Lipstick and coffee in the Scottish Parliament: Hugh McMahon aka “the bulldog”

On Friday the United Kingdom Association for European Law held a conference hosted in the Scottish Parliament on Devolved Jurisdictions and the European Union.

Three of the speakers had been directly involved with the foreign lecturers discrimination cases against Italy in the European Court of Justice; Francis Jacobs as Advocate General; Clive Lewis QC, supporting the Commission’s case on behalf of the British government and European Court of Justice judge David Edward (now retired).

I’m there, feeling a little bit like a fish out of water.

Funny people lawyers – they love details. I am sitting at a table in the foyer, waiting to go into the chamber, when a retired magistrate (as she later reveals) leans over and picks up her coffee, which is sitting a few inches from my right hand.

 As she arms down, I glance up.

 “It IS my coffee” she says, matter of factly – before adding her evidential point, which is:  “it’s got lipstick on the cup”.

“Yes” I say, in agreement,  “and it’s not my shade of lipstick either”. Case resolved.

It was a great pleasure to see Hugh McMahon aka “the bulldog”, Labour MEP for Scotland from 1984 until 1999, when he was shafted by the Labour party because he was a man. 

David Petrie & Hugh McMahon, Scottish Parliament 23 April 2010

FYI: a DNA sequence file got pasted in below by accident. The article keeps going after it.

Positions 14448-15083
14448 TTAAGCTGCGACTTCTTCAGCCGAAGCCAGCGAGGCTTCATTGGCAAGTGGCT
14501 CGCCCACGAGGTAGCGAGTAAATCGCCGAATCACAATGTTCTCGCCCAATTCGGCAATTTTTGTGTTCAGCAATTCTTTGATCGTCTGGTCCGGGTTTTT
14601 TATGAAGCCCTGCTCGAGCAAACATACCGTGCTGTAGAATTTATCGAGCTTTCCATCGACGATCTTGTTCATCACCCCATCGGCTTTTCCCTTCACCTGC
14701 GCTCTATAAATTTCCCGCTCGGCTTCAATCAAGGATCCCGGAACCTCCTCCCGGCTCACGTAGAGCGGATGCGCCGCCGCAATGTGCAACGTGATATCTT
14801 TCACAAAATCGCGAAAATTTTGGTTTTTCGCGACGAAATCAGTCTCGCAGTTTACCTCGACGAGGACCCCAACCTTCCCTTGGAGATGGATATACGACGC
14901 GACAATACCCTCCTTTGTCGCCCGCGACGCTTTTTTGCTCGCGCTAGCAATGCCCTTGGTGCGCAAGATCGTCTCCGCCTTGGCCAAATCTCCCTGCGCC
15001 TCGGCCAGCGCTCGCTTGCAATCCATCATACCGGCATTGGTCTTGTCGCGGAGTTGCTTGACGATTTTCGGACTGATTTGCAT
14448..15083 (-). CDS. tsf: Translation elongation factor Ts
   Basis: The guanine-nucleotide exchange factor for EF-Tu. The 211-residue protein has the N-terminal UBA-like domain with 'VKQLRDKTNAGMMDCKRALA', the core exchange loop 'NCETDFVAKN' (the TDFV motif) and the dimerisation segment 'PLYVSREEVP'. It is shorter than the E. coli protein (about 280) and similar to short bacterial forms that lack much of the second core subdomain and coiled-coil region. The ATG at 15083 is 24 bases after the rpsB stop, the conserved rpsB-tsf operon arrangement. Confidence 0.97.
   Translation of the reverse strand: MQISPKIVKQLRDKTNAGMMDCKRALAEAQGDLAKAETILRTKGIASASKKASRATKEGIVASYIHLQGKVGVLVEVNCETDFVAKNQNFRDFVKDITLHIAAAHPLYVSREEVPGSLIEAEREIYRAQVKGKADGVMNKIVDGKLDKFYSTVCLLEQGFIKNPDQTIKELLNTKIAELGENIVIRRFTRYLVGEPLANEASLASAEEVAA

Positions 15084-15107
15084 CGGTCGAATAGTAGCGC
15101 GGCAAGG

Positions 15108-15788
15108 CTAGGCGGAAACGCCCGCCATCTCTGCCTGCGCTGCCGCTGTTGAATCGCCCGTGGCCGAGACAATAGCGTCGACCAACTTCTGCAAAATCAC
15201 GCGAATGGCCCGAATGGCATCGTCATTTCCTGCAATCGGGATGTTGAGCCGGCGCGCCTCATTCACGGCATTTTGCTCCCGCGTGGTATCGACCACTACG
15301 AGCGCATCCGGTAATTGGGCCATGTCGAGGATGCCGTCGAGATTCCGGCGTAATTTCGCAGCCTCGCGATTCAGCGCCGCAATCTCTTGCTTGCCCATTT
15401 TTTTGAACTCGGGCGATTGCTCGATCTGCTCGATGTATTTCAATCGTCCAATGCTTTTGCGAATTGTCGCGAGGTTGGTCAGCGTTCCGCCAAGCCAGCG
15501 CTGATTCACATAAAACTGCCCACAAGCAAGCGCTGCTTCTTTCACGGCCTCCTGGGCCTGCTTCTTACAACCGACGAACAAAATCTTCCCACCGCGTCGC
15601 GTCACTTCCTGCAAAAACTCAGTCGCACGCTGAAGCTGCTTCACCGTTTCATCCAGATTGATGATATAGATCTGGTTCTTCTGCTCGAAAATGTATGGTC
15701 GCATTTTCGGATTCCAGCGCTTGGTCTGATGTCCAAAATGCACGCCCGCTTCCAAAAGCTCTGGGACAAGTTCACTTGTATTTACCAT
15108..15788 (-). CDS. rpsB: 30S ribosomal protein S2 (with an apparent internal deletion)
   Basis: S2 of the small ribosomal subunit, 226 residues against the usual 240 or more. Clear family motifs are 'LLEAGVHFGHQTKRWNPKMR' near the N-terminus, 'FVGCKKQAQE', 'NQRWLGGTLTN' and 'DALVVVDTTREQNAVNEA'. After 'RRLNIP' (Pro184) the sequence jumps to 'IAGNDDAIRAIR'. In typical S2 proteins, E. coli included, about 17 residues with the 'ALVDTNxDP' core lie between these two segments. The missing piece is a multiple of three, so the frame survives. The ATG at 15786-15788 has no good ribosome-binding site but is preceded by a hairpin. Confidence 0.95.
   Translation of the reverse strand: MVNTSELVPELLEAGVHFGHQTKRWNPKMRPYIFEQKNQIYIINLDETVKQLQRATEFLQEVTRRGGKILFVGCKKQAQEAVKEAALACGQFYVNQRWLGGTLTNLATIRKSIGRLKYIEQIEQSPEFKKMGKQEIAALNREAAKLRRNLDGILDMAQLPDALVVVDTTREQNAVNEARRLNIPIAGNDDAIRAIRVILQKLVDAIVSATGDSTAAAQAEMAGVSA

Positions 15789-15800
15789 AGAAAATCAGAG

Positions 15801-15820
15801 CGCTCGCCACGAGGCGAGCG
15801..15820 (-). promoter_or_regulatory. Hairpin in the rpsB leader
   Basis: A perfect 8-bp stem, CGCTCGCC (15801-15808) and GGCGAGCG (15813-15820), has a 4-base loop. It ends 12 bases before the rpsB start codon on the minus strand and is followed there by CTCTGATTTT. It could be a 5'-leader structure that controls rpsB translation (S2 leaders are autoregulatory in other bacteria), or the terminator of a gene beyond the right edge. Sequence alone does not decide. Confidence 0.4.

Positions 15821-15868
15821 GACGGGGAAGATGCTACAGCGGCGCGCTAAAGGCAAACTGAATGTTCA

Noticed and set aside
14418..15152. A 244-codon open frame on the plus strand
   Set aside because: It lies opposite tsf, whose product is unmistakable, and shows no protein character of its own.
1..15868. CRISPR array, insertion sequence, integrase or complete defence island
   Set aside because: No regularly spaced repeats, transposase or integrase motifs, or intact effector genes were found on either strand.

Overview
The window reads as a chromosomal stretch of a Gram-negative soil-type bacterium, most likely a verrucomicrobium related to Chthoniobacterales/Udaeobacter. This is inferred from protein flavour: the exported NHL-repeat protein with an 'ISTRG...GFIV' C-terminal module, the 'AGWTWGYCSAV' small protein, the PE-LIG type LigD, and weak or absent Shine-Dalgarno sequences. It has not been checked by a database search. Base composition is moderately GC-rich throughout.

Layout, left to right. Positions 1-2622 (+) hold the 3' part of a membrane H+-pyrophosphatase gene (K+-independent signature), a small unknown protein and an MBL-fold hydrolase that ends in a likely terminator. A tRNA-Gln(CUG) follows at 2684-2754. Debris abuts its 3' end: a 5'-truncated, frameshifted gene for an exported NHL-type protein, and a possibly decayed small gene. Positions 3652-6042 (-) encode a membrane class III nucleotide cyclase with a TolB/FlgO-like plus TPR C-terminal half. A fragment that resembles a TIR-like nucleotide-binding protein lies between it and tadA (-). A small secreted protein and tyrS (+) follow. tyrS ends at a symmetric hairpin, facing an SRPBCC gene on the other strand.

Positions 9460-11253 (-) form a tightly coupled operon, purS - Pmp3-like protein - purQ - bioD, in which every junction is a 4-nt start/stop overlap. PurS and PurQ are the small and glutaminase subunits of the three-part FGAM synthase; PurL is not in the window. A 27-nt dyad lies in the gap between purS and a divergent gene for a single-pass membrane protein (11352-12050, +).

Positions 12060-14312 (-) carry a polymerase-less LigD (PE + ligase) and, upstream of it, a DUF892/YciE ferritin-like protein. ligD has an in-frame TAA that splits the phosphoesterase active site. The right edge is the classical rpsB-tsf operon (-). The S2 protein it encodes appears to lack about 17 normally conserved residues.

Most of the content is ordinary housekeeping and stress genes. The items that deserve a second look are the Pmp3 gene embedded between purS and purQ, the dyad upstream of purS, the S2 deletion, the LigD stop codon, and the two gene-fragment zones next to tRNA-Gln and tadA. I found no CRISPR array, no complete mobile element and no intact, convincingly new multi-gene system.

Hugh worked tirelessly for the foreign lecturers in Italy and built cross-party support in the European Parliament – steering through two resolutions at the Strasbourg plenary.

I meet Hugh at the reception, he spots judge Edward and grabs my arm and saying “lets go”.

Hugh’s style was refreshingly simply – he would collar people in authority, tell them what was happening, wait until they agreed with him whereupon he would shuffle his feet, lean back, cock his head slightly to the left and say “so what are you going to do about it?

Judge Edward – whom I have met on several occasions  – got in first and asked me how things were going. He looked despondent on learning that only 17% of foreign lecturers in Italy have obtained anything like a remedy.

I accompanied Hugh to Waverley station in Edinburgh where he had promised me a coffee – no time – I said – your train leaves in 10 minutes … but he sends his warm wishes  to Vicky, the two French ladies, Sue and the lettori he met in Turin, Brussels and Strasbourg.

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